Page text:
Aug. 15, 2013
/PRNewswire/ -- The U.S. Marine Corps has released a new, advanced version of software developed by Northrop Grumman Corporation (NYSE: NOC) for electromagnetic spectrum situational awareness and operations.
Using the Systems Planning, Engineering and Evaluation Device (SPEED), communications planners can plan, model and analyze radio and jammer effects in a defined electromagnetic spectrum environment to better understand where communications degradation or interoperability issues may occur.
Version 11.1.1 adds 3D mapping and mission planning capabilities, including frequency-dependent rejection interference analysis, enhanced jammer modeling and effectiveness prediction. The Marine Corps Systems Command,
, approved the new software for release
Developed for the Marine Corps, SPEED is used by other services within the U.S. Department of Defense and joint operations and other U.S. federal agencies. SPEED has also been provided to a select few foreign nations through the Foreign Military Sales program. In addition to extensive use in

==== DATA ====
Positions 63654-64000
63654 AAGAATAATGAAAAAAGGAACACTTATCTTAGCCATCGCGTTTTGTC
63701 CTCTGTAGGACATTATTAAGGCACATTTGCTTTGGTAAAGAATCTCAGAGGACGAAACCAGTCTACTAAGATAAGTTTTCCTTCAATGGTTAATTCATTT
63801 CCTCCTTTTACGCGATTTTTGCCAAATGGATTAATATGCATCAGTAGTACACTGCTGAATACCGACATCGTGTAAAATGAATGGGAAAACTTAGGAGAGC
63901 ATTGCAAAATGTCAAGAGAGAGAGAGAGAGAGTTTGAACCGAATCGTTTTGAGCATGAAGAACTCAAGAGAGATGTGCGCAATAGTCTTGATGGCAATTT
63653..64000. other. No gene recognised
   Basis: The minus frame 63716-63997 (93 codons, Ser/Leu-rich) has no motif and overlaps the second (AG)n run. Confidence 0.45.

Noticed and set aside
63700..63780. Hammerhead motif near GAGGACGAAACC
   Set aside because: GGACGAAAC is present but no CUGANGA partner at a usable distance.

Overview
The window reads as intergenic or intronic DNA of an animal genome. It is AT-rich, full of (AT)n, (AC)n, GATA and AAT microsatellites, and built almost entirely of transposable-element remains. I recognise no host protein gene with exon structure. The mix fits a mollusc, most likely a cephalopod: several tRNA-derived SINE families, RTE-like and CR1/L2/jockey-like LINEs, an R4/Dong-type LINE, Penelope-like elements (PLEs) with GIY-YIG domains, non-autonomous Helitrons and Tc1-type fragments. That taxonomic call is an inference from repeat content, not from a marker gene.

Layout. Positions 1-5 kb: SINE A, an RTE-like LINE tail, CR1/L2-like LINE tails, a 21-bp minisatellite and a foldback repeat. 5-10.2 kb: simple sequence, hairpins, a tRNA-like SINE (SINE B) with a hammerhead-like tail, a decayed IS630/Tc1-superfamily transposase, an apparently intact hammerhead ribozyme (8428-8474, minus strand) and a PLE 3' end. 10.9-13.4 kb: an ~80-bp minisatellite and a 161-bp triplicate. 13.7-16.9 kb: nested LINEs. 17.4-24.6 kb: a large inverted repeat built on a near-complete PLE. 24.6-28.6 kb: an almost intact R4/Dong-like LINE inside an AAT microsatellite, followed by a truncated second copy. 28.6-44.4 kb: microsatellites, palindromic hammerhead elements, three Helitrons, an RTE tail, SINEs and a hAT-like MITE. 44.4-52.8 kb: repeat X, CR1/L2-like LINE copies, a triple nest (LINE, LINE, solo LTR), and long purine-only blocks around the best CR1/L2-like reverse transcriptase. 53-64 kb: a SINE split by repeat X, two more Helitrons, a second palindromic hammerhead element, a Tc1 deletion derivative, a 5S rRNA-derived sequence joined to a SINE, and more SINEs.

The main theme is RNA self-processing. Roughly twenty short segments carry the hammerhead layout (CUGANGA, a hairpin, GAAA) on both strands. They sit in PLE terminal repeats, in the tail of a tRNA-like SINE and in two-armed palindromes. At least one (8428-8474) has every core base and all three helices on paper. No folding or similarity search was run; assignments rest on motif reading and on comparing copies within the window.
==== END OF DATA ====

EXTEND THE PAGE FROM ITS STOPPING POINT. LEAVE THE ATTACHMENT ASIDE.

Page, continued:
, SPEED has supported numerous joint task forces, two winter Olympics, the 2009 U.S. presidential inauguration, and humanitarian assistance and disaster response following the
tsunami in 2004, Hurricane Katrina in 2005, the
earthquake in 2010, and the
earthquake and tsunami in 2011.
"Northrop Grumman is proud of its development and advancement of this critical planning capability, particularly as the electromagnetic battlefield grows increasingly complex and the use of the electromagnetic spectrum becomes increasingly essential to warfighters," said
, sector vice president and general manager of the Defense Systems division for Northrop Grumman Information Systems.
"This recent software release is especially important because it represents significant advancements in both front-end user experience and back-end modeling and simulation. This software provides critical integrated functionality that can support both Marine Corps and Army spectrum management and electronic warfare requirements," Twyman said.